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The Work before the Grind

Assuming that you’re trendy and with the times, you have most likely seen my comments on twitter (@Preine_PtR) or in various posts here on Pounding the Rock concerning the Spurs individual player practices prior to tip-off at the AT&T Center. Outside of a Spurs victory, the work put in prior to the game is my favorite time of game day. Pre-game practice is an orchestrated, and consistent, series of individual drills that focus on various parts of the game catered to the style and skills of each player on the team. Take the jump and I will take you through the basic motions of DeJuan Blair’s pre-game practice.

Nearly two hours before tip-off, Blair walks out onto the court with assistant coach Chip Engelland and an intern from the Spurs training staff. DeJuan will spend about five minutes directly underneath the basket, working on his layups, put-backs, and angles off the backboard. I cannot stress to you how casual Blair appears while he works on his shots deep inside the circle. Blair’s shooting touch is so soft that it appears almost lazy. In live speed, his floaters almost appear to leave his hands at waist level. Blair’s early work underneath the rim is just a warm-up and rhythm building in his most productive spot on the court. There are not many big men who have come into the league with as good or better positioning awareness underneath basket than DeJuan Blair.

After DeJuan completes his work down low, Coach Engelland partners with Blair and begins work on their first 2-on-1 drill with the intern defending. Normally, the first drill is a simple a screen-and-roll with Coach Engelland simulating the ball handler. The main goals of this drill are positioning and movement. The intern will only move with Coach Engelland for a little bit after the screen but normally returns to simulate the defender that remains or tries to recover on DeJuan’s movement. Coach Engelland passes the ball to Blair who then picks his method of attack; normally a floater or reverse layup. Blair occasionally works on his mid-range jumper during this drill but not nearly at the level he spent on it earlier in the season (from what I am told). The 2-on-1 continues for a few minutes from different spots on the side closest to the team’s bench. By the time drills ends, Blair has usually built up a solid sweat.

Coach Engelland and Blair will move to the free throw line for a set of free throws. I cannot tell you if there is a set amount of free throw attempts (or makes) that Blair goes through. When Blair, or any other player, is at the line practicing free throws, I tend to focus on the shooting mechanics. Blair’s free throw mechanics have gone through a noticeable change; a quick release shot-put motion to a smoother and more thorough shot. Overall, Blair’s shooting motion is still fairly quick but the slight adjustments causes the ball to travel more in an arc and less in a straight line. Blair still has plenty of work to do on his shooting mechanics, but it should be noted that the work both Blair and coach Engelland have put in has (at the time) resulted in a 12% increase in DeJuan’s free throw percentage from his rookie season (54.7% to 66.7%). After the set of free throws, the intern returns to the court to aid in the same 2-on-1 drill but this time on the opposite side of the basket. Once completed, DeJuan returns to the free throw line for another set of free throws.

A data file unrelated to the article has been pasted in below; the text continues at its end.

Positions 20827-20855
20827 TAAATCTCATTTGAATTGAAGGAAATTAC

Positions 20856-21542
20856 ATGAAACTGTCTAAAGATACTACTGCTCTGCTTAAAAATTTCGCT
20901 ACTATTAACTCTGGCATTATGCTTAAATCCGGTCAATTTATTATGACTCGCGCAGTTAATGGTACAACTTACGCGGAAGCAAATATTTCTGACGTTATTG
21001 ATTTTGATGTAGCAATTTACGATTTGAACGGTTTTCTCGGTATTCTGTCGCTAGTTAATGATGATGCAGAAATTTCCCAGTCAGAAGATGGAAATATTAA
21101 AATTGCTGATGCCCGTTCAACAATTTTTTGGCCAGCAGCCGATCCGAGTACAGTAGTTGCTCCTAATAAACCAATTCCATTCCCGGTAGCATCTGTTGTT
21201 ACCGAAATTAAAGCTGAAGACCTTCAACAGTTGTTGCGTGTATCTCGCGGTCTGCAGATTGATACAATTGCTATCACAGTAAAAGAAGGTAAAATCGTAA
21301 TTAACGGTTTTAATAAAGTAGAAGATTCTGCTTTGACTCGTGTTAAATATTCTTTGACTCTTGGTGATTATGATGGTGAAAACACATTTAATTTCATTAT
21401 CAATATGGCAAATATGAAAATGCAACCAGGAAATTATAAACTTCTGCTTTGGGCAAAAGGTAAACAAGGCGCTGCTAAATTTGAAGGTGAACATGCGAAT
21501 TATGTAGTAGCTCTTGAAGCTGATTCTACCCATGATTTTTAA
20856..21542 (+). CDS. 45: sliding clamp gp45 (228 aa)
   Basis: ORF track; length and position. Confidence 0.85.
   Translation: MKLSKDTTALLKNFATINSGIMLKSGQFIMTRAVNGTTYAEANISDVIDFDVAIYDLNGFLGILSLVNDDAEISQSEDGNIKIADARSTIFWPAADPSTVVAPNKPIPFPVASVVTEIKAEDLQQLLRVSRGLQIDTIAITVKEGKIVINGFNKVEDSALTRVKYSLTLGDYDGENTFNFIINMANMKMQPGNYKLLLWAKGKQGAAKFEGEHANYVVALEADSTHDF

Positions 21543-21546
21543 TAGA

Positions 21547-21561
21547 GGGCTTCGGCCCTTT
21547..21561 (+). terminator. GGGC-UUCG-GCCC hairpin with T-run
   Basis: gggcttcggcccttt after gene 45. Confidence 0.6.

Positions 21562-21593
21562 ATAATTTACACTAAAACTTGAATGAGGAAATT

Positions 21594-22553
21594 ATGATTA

After the second set of free throws, Coach Engelland sets up a new 2-on-1 drill which focuses on driving last-second passes into the paint. Engelland will drive into the paint, drawing the intern off away from Blair who is positioning himself in the best spot to both receive a pass and put up shot. If the intern overreacts to the pass, Blair touch-passes the ball back to Coach Engelland for a layup. The primary focus on this drill is Blair’s movement and spacing. On a few occasions, I have seen a second intern join in on this drill to turn the focus on Blair’s attack at the basket. After a few solid minutes, Coach Engelland will have a short chat with Blair and send him to the free throw line for one last set. Afterwards, both Blair and Coach Engelland will migrate away from other people to have a short talk. Coach Engelland dominates these discussions. He gestures heavily with his hands but not enough to identify the topic of discussion. Blair will listen intently while sometimes drying of his face using the bottom of his shirt. After the final short talk, DeJuan always caps off his practices with the exact same dunk that was highlighted in the 2011 Rookie Challenge; an off-the-backboard one-hand slam. With that, Blair heads back to the locker room, stopping to sign a few autographs for early bird fans hanging out by the tunnel.

The whole pre-game practice is at a high level of focus and intensity. Each player has their own unique set of drills aimed at tackling the most important facets of their game. Pre-game proceeds like clockwork; Jefferson always works early with Coach Vaughn, Hill tackles the deep corners, Duncan always works with Coach Newman, and Manu always receives a small cheer from the fans. Every player always enters the court with a business-like focus on the game. No player leaves without a good sweat or without detailed feedback from the coaching staff. As a child, I was always told "practice like you plan to play." The coaching staff of the San Antonio Spurs seems to have that mantra engraved into the minds of each of their players.